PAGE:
-- print its private table
print"Object private table:"
for k,v in pairs(rawget(getmetatable(a), "private")) do
    print("    ", k, v)

-- break all references to our object and call the GC
a = nil

whose output is

You can run the script invoking the lua interpreter with the path to the script as sole argument:

> C:luainstalldirlua C:luaprojectsdirclass_script.lua

If you append the ‘-i’ flag before the script path, once the script has run you will be left in the Lua interpreter to play with the object it just created:

> C:luainstalldirlua -i C:luaprojectsdirclass_script.lua

this is hidden

Weak encapsulation

The class that is generated with this piece of Lua code has the following characteristics:

  1. It has two private fields, username and email, that are weakly encapsulated.
  2. It has seven methods, a pair of getter/setter for each of its fields, a constructor/destructor pair, and a method called when a new field is to be created.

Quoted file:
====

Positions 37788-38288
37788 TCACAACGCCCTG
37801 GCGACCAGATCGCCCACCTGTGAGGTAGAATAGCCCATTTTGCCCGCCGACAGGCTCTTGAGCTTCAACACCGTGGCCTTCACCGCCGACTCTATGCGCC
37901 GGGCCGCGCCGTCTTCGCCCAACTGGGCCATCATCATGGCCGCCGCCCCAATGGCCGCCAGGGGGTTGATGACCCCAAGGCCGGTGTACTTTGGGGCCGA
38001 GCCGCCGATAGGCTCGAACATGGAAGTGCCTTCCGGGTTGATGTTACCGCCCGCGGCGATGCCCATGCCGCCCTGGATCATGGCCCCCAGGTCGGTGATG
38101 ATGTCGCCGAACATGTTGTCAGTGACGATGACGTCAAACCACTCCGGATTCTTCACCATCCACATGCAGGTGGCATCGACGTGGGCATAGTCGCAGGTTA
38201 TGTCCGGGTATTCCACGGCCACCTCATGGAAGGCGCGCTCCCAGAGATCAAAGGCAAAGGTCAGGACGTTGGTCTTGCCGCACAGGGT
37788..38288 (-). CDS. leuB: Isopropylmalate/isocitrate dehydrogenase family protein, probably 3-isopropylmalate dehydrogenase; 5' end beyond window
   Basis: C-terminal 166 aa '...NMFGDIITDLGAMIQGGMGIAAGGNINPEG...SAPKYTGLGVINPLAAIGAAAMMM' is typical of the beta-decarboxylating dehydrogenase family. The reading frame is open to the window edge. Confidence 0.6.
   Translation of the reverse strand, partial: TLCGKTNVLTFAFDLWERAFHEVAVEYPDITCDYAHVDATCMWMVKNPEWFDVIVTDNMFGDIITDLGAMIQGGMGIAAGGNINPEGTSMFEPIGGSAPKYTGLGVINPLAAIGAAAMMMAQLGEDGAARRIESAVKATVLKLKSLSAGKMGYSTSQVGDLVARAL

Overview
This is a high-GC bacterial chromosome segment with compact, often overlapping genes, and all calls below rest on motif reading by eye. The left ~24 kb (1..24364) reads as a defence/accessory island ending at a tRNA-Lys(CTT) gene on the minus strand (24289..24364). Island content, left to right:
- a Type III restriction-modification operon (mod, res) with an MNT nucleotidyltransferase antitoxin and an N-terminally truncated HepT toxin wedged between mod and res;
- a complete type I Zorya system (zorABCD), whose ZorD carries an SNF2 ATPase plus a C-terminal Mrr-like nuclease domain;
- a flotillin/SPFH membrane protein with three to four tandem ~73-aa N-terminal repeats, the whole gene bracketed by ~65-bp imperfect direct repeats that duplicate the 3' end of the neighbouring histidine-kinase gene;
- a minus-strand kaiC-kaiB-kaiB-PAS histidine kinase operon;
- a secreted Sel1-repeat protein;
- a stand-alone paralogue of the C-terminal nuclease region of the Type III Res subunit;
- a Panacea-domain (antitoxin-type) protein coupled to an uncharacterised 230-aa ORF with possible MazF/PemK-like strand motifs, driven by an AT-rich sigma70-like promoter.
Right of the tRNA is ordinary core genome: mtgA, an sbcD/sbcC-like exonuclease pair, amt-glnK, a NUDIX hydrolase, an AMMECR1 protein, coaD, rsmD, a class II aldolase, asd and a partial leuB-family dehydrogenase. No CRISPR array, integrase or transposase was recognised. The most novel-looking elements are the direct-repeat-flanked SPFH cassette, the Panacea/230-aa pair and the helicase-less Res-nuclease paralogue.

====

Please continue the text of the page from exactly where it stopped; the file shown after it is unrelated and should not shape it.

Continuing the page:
The private methods are weakly encapsulated, not completely encapsulated, because one stubborn programmer might access the private data of the class with something like this:

rawset(rawget(getmetatable(a), "private"), "username", "1337C0D3R")

Hence, “weakly” means “not at all” in this case. However, the fields are not completely exposed because normal access wont work on it. Lua will return nil in these two cases:

username = a.username
email =

and it wont allow you to modify these fields like this:

a.username = "irresponsiblecoder"